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The most successful women artists of the market

[25 Apr 2017]

Women artists are starting to emerge in a world dominated by male artists for centuries. A number of recent auction results confirm this trend.

Women’s relative under-representation and under-valuation in the art market has been the subject of a recurrent public debate for at least 30 years. In 1985 a group of New York-based radical feminist artists called the Guerrilla Girls denounced the blatant domination of male artists in major museums. Their slogan at the time, “Do women have to be naked to get into the Met Museum?”, was highly pertinent: women appear in museums far more as nude subjects for male artists than as artists themselves. Under-represented in cultural institutions, they were (and still are) under-represented from a commercial point of view, leading to a very significant valuation gap and to a generalised price shortfall compared with male artists.

Although women still represent a much smaller proportion of the artists on the high-end art market, the top female artists nevertheless receive better market support nowadays than in the past. The Impressionist painter Berthe Morisot holds a better auction record than her male Impressionist counterpart Alfred Sisley (Morisot’s Après le déjeuner fetched $10.9 million at Christie’s London on 6 February 2013 compared with Sisley’s record of $9 million for Effet de neige à Louveciennes). Frida Kahlo represents another positive example: in the mid-1990s, her best works sold at the same price levels as her husband Diego Rivera’s, but today her work is worth much more and her auction record stands at nearly three times that of her former partner ($8 million in May 2016 for Dos desnudos en el bosque, a small canvas just 25cm tall). A third example is the sharp revaluation of Gabriele Munter whose Fuchsia in front of a Moonlit Landscape (1928) rose from about $22,000 to $423,300 in just thirty years (sold on 24 June 1986 at Christie’s London, then resold on 25 June 2015 at Sotheby’s London). Although the auction record of this great German Expressionist represents just one sixth of that recorded for August Macke, a 1,767% increase over 29 years shows that some women are enjoying substantial market uplift. The recent performances of artists like Rosemarie Trockel, Helen Frankenthaler, Barbara Hepworth and Nathalie Gontcharova confirm this trend. The market is therefore waking up to female artists, particularly from the late 19th century and early 20th century. But this awaking has only really been apparent since works by male Impressionist, Expressionist and Surrealist artists became extremely are on the market … and extremely expensive.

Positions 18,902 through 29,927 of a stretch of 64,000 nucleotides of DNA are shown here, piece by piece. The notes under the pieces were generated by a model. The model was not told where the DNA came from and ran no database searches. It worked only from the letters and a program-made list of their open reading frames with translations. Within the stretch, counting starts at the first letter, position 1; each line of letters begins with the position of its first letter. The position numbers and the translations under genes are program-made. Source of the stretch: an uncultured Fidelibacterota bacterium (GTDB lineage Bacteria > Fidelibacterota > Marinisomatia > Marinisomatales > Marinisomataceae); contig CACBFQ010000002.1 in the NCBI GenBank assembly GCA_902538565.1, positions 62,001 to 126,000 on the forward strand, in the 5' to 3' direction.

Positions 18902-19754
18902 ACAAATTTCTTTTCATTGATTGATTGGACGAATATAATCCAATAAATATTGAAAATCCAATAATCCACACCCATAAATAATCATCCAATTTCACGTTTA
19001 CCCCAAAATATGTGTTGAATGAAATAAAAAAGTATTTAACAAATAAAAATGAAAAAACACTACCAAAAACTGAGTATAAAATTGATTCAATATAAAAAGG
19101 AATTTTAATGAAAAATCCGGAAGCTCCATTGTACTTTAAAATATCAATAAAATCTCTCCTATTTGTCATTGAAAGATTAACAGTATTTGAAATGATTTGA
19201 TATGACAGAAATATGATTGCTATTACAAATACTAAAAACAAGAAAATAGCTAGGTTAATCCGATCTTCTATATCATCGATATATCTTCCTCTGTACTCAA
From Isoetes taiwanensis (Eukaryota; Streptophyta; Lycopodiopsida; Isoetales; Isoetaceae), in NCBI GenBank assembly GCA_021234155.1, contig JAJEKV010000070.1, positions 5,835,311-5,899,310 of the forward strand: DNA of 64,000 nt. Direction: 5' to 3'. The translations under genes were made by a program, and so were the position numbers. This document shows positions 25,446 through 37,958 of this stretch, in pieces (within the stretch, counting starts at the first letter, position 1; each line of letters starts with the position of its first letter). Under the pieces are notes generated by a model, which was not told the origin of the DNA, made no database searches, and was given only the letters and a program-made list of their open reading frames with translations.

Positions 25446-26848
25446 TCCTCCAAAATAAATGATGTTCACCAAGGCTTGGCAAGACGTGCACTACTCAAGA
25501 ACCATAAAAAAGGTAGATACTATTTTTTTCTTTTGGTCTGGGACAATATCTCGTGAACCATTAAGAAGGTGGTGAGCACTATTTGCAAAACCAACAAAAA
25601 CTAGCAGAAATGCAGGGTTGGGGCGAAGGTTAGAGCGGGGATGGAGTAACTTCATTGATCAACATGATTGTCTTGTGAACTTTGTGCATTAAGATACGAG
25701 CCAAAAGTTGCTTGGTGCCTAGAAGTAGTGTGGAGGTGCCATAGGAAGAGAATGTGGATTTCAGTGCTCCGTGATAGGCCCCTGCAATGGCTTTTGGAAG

Today, the celebrity of remarkable artists like Niki de Saint Phalle, Louise Bourgeois, Yayoi Kusama, Cindy Sherman, Annette Messager, Tracey Emin, Nan Goldin, Marlene Dumas or Bridget Riley is somewhat reassuring, especially as their work also receives a lot of secondary market attention. Some female artists have generated auction results as good as the top male artists: Louise Bourgeois, Yayoi Kusama and Cindy Sherman are among the few Contemporary artists to have crossed the million-dollar threshold. And the market has also shown considerable interest for certain lesser-known artists like Jacqueline Humphries, an American who caught the market’s attention after New York’s Whitney Museum began to show interest in her abstract paintings. Before the Whitney, her best works fetched less than $20,000 at public sales. After the Whitney, they began to sell above $60,000 and she now has a record of $100,000 for her canvas 95% (Phillips, 15 May 2015), a painting that was originally acquired for just $1,200 in 1994.

That kind of increase is rare for living female artists. Another – even stronger – has been the revaluation of her compatriot Elaine Sturtevant. Prefiguring a certain form of Appropriationism, Sturtevant managed to ‘discover’ a number of major artists by literally copying their works, in most cases, well ahead of the market’s interest in their work. Her carefully inexact copies included works by Jasper Johns, Roy Lichtenstein, Claes Oldenburg, Andy Warhol, Joseph Beuys, Marcel Duchamp, and Anselm Kiefer. On 2 December 2014, the Parisian auctioneer, Artcurial, offered her emblematic Warhol’s Marilyn Monroe (1967). Originally acquired for $3,000 in 1999 (at Binoche, Paris), the collector decided to sell it 15 years later. Estimated at just under $150,000, the bidding climbed to nearly $412,000 equivalent to a gain of almost 13,000% in 25 years. A record for Sturtevant in France, that result came just a few months after her death and the market always tends to tighten sharply after the demise of an iconic artist, especially if that artist sells well in the United States. So, as expected, Sturtevant’s prices soared in 2014-2015 before deflating somewhat over the following two years. However, we would not be surprised to see a resurgence in demand for work by this visionary artist who was awarded a Golden Lion at the Venice Biennale in 2011.

Recognition by museums like the Whitney or winning an important award like a Golden Lion in Venice are vital steps in an artist’s careers… and are perhaps even more important for women artists. It is certainly no coincidence that this year’s Golden Lion Award For Lifetime Achievement was awarded to Carolee Schneeman, a pioneer of feminist performance art, at a time when questions of gender equity and equality have regained a much more central position in public debates.

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